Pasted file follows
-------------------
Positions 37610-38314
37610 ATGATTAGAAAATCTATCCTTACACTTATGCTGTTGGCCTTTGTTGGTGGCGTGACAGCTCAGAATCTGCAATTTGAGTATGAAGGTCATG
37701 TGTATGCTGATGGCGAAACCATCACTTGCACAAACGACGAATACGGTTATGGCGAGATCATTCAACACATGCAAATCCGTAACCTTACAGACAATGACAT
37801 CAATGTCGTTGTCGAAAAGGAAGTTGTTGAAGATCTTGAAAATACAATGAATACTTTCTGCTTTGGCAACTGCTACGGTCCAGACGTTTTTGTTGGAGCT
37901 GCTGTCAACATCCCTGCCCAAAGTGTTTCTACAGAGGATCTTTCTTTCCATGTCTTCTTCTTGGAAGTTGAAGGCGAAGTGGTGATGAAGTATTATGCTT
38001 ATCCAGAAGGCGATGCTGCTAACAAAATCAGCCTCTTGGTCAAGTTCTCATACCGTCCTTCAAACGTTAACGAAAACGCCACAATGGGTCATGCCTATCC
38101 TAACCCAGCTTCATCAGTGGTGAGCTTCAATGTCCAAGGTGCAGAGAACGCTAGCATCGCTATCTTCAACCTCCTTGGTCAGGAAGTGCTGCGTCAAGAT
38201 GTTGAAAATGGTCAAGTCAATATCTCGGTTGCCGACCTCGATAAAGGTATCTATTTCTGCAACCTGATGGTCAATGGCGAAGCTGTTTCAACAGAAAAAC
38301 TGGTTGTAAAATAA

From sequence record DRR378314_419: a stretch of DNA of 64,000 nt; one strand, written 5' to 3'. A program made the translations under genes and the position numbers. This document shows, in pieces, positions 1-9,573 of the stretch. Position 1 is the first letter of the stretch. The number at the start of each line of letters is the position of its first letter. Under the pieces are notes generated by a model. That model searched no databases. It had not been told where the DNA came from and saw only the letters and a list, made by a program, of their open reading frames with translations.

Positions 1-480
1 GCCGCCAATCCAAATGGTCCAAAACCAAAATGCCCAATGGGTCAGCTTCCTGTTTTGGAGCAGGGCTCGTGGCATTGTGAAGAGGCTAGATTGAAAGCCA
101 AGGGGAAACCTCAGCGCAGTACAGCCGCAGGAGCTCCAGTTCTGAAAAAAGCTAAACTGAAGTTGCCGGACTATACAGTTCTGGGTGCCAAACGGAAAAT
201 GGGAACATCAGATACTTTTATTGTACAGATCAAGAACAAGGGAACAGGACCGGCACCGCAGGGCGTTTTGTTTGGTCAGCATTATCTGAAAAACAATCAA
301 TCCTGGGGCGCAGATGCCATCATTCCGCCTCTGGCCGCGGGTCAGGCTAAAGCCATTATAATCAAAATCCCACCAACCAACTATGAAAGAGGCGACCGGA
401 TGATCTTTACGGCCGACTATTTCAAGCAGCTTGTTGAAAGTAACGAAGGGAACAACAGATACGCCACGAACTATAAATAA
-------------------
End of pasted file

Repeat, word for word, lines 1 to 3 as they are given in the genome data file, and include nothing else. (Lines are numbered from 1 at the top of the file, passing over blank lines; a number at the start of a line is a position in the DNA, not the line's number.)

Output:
Positions 37610-38314
37610 ATGATTAGAAAATCTATCCTTACACTTATGCTGTTGGCCTTTGTTGGTGGCGTGACAGCTCAGAATCTGCAATTTGAGTATGAAGGTCATG
37701 TGTATGCTGATGGCGAAACCATCACTTGCACAAACGACGAATACGGTTATGGCGAGATCATTCAACACATGCAAATCCGTAACCTTACAGACAATGACAT